Afghanistan — Commander Discusses NATO Contributions in Afghanistan

WASHINGTON — The NATO allies are in Afghanistan for the long haul and have made both sig­nif­i­cant progress and sig­nif­i­cant com­mit­ments to the effort there, the alliance’s supreme allied com­man­der for Europe said here today.

The NATO-led Inter­na­tion­al Secu­ri­ty Assis­tance Force will have rough­ly 98,000 U.S. troops and about 43,000 allied troops by fall, Navy Adm. James G. Stavridis told the Defense Writ­ers Group. NATO’s troop con­tri­bu­tion in Afghanistan is “sig­nif­i­cant,” he said.

Casu­al­ty fig­ures, the admi­ral said, show that NATO has stepped up. About 1,100 U.S. ser­vice­mem­bers have been killed in Afghanistan, and the oth­er coali­tion mem­bers have lost 650.

“Per capi­ta, Esto­nia has suf­fered the most,” Stavridis said, “fol­lowed by Den­mark, Great Britain, Cana­da and the Unit­ed States.”

With Mon­go­lia, Mon­tene­gro and South Korea join­ing the coali­tion, 47 nations are now work­ing togeth­er in Afghanistan, Stavridis not­ed. “The allies are in this in a sub­stan­tial way,” he said. “Could they do more? Yes.”

Though the allied con­tri­bu­tion is sub­stan­tial, he said, the coali­tion needs more peo­ple to train the Afghan secu­ri­ty forces.

Suc­cess in Afghanistan will come, Stavridis said, when the Afghan army and police can take over the secu­ri­ty mis­sion. About 5,200 more train­ers are need­ed in Afghanistan. Rough­ly 3,600 are on the ground now. NATO’s share of the over­all train­ing mis­sion is 1,600.

“Right now, I’ve got on the ground or com­mit­ted 1,150” train­ers, the admi­ral said. “So, I need 450 [more].”

The train­ing mis­sion in Afghanistan, Stavridis said, is his high­est pri­or­i­ty. As he works with NATO nations’ defense chiefs to fill the short­fall, he added, U.S. sol­diers will step in to bridge the train­ing gap. The admi­ral thanked those sol­diers for serv­ing a 90-day tour, say­ing there is no more impor­tant job in Afghanistan today.

The Afghan secu­ri­ty forces are mak­ing progress, and their con­tri­bu­tions must be fac­tored into any plan mov­ing for­ward in the coun­try, Stavridis said. Afghanistan has about 200,000 sol­diers and police today, and that num­ber will grow to around 250,000 in the fall, he said. The forces are grow­ing in size and capa­bil­i­ties, he added, while the deser­tion rate has gone down. And improve­ments in pay – both the amount and how it makes it to the sol­diers and police – have been a fac­tor in recruit­ing and reten­tion.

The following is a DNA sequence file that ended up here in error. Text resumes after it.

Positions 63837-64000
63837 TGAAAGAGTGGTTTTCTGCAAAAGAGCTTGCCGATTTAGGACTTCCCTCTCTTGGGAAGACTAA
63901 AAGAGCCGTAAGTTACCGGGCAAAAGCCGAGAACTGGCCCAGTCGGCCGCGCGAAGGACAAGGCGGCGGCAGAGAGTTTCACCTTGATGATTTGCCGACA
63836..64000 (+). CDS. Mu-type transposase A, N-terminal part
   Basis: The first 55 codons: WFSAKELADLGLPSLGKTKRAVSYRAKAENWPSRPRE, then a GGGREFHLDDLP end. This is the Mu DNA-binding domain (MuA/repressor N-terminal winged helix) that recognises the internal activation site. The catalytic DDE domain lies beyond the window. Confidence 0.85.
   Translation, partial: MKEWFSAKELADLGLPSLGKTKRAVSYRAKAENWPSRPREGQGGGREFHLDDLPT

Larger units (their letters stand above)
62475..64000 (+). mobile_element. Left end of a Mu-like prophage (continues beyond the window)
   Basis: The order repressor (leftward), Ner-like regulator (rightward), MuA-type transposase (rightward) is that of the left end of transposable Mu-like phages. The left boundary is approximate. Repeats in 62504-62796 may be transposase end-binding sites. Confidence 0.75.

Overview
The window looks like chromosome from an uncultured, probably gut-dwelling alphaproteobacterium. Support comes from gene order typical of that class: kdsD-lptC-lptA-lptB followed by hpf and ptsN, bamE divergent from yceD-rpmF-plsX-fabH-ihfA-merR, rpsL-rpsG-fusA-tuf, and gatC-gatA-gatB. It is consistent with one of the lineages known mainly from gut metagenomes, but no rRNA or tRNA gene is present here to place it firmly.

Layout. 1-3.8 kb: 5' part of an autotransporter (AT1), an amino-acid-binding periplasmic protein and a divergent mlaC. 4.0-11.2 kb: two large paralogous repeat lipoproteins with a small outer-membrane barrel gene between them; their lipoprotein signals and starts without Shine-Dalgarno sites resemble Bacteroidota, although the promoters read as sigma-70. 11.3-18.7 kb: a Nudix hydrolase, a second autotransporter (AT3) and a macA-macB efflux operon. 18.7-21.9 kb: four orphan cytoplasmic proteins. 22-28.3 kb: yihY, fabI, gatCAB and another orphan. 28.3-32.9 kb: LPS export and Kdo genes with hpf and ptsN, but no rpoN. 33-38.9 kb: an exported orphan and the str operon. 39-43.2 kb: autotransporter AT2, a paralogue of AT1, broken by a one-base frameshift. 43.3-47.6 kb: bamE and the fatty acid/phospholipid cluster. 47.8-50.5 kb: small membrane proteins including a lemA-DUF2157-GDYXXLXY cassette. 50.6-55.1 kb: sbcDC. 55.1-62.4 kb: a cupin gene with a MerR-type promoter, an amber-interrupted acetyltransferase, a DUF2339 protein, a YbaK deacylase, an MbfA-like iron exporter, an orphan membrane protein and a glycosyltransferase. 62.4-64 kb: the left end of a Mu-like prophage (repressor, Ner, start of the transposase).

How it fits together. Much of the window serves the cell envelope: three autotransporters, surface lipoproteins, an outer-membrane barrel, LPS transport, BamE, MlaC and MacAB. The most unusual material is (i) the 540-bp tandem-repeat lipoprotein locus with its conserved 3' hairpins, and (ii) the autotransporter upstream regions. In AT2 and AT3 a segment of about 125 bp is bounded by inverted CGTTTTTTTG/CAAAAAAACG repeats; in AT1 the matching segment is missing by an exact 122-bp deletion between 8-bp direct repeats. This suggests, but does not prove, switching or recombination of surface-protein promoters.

Stavridis said four fac­tors will be essen­tial to coali­tion suc­cess in Afghanistan. First among these, he said, is strate­gic com­mu­ni­ca­tion.

“It’s effec­tive­ly explain­ing what we’re doing and why we’re doing it in the cap­i­tals of the alliance and in Afghanistan,” he explained.

The sec­ond is the civ­il-mil­i­tary bal­ance. Civil­ian aid is just as impor­tant as mil­i­tary force in this new world, he said. Mark Sed­will, the senior NATO civil­ian rep­re­sen­ta­tive in Afghanistan, is get­ting the civil­ian effort work­ing in tan­dem with the mil­i­tary effort, the admi­ral said.

Third is pro­tect­ing the peo­ple of Afghanistan. Stavridis echoed the sen­ti­ment expressed by ISAF Com­man­der Army Gen. Stan­ley A. McChrys­tal, who has said, “We will not kill our way out of this.”

“We have got to make pro­tect­ing the Afghan peo­ple the cen­ter of grav­i­ty,” Stavridis said. “We’ve made some progress in that, but every inci­dent [of civil­ian casu­al­ties] hurts us.”

Final­ly, the admi­ral said, train­ing the Afghan secu­ri­ty forces is cru­cial to suc­cess.

Stavridis said that while much remains to be done, Afghanistan has seen over­all progress, and the alliance has made a dif­fer­ence.

“Afghanistan is often called the grave­yard of empires,” he said. “But we’re not an empire, and the coali­tion has no desire to stay in the coun­try any longer than nec­es­sary.”

U.S. Depart­ment of Defense
Office of the Assis­tant Sec­re­tary of Defense (Pub­lic Affairs)